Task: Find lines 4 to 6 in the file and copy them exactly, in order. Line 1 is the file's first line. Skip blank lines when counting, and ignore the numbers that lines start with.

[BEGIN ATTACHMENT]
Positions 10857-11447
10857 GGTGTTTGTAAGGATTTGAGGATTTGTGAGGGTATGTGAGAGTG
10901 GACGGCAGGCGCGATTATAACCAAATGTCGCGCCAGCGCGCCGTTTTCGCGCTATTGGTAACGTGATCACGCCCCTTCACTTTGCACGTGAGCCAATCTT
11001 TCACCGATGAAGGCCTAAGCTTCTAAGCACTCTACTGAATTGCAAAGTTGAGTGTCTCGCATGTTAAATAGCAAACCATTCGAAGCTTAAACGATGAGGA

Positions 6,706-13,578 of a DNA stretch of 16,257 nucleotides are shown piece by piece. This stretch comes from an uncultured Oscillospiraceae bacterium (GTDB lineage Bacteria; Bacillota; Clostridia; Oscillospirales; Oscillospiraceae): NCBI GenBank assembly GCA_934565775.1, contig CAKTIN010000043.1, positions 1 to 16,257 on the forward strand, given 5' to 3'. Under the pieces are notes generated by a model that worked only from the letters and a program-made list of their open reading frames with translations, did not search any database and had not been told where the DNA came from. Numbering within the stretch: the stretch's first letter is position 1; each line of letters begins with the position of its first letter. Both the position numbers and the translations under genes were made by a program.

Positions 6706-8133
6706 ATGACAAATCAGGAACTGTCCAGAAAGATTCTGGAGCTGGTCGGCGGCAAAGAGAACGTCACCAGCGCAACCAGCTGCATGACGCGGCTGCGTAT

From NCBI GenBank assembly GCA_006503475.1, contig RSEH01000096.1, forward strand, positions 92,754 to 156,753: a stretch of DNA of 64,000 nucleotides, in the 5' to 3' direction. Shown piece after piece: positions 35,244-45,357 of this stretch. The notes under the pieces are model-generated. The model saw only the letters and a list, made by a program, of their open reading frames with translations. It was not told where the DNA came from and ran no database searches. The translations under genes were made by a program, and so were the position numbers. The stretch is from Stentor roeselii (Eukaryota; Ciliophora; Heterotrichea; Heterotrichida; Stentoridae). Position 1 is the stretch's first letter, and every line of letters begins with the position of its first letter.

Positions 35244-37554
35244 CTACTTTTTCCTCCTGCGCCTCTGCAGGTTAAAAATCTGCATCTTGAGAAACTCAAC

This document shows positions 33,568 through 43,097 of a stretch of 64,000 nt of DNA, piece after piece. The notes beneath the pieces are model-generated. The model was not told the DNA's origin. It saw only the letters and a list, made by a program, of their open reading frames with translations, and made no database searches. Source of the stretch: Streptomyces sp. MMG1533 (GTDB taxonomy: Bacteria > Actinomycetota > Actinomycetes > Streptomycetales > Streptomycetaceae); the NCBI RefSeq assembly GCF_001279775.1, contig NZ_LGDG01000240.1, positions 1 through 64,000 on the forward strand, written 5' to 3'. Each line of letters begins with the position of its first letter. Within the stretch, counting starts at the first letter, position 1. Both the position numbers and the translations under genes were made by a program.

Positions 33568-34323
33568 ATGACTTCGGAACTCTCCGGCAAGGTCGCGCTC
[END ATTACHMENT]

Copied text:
11001 TCACCGATGAAGGCCTAAGCTTCTAAGCACTCTACTGAATTGCAAAGTTGAGTGTCTCGCATGTTAAATAGCAAACCATTCGAAGCTTAAACGATGAGGA

Positions 6,706-13,578 of a DNA stretch of 16,257 nucleotides are shown piece by piece. This stretch comes from an uncultured Oscillospiraceae bacterium (GTDB lineage Bacteria; Bacillota; Clostridia; Oscillospirales; Oscillospiraceae): NCBI GenBank assembly GCA_934565775.1, contig CAKTIN010000043.1, positions 1 to 16,257 on the forward strand, given 5' to 3'. Under the pieces are notes generated by a model that worked only from the letters and a program-made list of their open reading frames with translations, did not search any database and had not been told where the DNA came from. Numbering within the stretch: the stretch's first letter is position 1; each line of letters begins with the position of its first letter. Both the position numbers and the translations under genes were made by a program.

Positions 6706-8133